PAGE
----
Students Sue St. John’s University Over Vaccine Mandate, Citing Use of Aborted Fetus Cells in Testing

By Bill Pan
Bill Pan
Bill Pan
October 4, 2021 Updated: October 5, 2021

A group of students at St. John’s University (SJU) in New York are suing the school over its COVID-19 vaccination requirement, which they say violates their religious belief regarding abortion.

The 17 students filed the lawsuit against the Manhattan-based Catholic university in Suffolk County Supreme Court. They are seeking $2.75 million in damages, barring a change in the university’s position, according to the New York Post.

In the court papers, the students said that the COVID-19 vaccines that are being administered in the United States were tested by using “aborted fetal tissue or human embryonic stem-cell derivation.”

According to a report published by the British Medical Journal, the Johnson & Johnson vaccine’s manufacturing process used cell lines derived from elective abortions performed decades ago. The other COVID-19 vaccines being used in the United States, by Pfizer and Moderna, used these cell lines in testing but not in production.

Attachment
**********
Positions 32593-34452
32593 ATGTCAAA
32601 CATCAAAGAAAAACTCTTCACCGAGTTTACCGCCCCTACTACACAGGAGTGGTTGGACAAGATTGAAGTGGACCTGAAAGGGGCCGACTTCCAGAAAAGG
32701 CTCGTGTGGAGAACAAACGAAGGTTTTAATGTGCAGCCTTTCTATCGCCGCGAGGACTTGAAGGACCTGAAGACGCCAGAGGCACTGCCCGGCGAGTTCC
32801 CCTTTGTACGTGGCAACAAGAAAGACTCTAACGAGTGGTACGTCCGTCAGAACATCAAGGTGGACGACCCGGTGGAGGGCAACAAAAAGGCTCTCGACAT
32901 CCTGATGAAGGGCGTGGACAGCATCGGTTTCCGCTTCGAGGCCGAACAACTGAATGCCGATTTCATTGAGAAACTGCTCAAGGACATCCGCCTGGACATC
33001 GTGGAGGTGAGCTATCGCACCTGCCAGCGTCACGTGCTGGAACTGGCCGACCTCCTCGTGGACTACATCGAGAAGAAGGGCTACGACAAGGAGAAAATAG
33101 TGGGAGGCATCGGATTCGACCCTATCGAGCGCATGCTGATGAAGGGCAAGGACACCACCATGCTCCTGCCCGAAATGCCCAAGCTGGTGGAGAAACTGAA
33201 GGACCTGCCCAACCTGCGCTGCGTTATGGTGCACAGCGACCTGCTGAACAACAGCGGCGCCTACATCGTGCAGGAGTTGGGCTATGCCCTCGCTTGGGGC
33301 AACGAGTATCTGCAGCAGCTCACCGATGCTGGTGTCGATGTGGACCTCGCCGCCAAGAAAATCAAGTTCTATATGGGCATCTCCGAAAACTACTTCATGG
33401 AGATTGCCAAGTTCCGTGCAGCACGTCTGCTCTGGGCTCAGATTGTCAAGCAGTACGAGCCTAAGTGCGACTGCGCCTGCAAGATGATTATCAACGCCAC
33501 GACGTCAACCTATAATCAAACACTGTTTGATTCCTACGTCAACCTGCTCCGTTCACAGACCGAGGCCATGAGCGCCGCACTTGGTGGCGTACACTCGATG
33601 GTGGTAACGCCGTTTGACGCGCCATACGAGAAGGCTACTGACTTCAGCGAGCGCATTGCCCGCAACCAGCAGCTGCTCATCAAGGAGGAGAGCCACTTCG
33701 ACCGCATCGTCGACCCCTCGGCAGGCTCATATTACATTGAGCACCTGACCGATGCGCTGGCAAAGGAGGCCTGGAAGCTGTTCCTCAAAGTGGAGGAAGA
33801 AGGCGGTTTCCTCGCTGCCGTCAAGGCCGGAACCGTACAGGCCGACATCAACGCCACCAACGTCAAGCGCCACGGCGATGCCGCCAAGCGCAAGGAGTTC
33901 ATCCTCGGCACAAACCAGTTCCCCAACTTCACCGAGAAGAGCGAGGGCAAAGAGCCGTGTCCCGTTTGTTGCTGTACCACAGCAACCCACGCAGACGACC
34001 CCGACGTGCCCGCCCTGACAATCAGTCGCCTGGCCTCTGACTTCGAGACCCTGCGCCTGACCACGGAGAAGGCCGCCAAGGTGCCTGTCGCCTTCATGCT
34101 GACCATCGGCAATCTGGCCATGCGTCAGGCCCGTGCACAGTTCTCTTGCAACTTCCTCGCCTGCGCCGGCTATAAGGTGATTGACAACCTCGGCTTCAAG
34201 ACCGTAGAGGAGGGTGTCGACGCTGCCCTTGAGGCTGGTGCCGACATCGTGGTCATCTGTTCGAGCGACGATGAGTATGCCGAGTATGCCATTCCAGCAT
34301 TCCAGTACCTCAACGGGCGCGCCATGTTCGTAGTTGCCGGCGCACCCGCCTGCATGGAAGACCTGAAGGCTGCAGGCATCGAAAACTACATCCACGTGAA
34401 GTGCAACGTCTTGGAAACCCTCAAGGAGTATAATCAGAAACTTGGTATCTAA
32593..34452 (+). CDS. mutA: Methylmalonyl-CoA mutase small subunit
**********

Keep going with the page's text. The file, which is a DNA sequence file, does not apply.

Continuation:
“As a devout Roman Catholic, I believe life is precious. In the Ten Commandments, it says, ‘Thou Shall Not Kill,'” one of the suing students told the Post.

While SJU does offer religious exemption to the vaccination requirement, it has rejected the suing students’ requests, saying there are questions about “the genuineness of their purported religious beliefs.”

“Numerous applications were denied because the students appeared to have submitted materials purchased from the Internet, or copied verbatim from online sources, which called into question the genuineness of their purported religious beliefs,” an SJU official told the Post.

In a similar case, four female students last month sued Creighton University, a Jesuit Catholic institution in Nebraska, for refusing to grant them religious exemptions to its COVID-19 vaccine mandate. The women argued that even remote cooperation with abortion would violate their conscience.

“The use of fetal tissue, fetal cells, or any product of abortion in the development or testing of a vaccine or any medical treatment, is abhorrent to me,” a student wrote in an affidavit. “This is a sincerely held religious belief, which impacts my moral and ethical views of the world.”

According to the court filings, Creighton initially offered a medical exemption and a temporary exemption while the vaccines were under emergency use authorization by the federal government. The students were given a temporary exemption, which expired on Aug. 23, when the Pfizer-BioNTech vaccine received formal federal approval.

In a Sept. 22 decision, a judge rejected the students’ request for a temporary order blocking the vaccine mandate, saying that their case would likely fail because they had accepted the temporary exemption.

Bill Pan